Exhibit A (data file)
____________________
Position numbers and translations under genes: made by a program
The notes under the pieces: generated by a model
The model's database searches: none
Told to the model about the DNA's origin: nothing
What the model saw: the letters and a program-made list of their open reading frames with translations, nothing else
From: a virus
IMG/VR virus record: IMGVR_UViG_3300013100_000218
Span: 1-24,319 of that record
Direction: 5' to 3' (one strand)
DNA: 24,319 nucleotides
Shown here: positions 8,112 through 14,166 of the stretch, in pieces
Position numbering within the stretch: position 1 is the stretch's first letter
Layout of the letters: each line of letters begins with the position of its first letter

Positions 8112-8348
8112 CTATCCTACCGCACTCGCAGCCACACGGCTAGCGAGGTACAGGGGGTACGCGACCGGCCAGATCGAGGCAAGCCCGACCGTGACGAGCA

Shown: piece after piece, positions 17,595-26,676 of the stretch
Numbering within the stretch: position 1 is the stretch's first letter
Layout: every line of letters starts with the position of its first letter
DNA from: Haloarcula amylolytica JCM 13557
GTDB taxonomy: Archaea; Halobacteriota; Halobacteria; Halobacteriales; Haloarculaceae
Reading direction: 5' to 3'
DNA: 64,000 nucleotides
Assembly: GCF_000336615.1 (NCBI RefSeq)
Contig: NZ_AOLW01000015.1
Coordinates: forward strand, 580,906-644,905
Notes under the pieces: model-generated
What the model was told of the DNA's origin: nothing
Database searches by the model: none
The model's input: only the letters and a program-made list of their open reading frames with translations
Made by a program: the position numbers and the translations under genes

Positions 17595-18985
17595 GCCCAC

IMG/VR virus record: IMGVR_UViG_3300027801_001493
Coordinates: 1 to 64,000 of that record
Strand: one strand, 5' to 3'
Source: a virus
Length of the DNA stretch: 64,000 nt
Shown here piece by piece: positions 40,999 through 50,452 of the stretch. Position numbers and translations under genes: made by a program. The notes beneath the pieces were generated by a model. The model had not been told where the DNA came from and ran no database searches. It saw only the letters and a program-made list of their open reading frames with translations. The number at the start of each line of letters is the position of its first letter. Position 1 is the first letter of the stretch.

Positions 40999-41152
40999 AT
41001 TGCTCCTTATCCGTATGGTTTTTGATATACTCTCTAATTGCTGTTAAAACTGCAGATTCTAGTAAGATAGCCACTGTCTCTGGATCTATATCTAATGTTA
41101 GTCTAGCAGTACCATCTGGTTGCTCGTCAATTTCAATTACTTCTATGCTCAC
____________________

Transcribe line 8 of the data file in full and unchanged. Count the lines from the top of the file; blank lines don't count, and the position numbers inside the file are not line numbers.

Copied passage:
Span: 1-24,319 of that record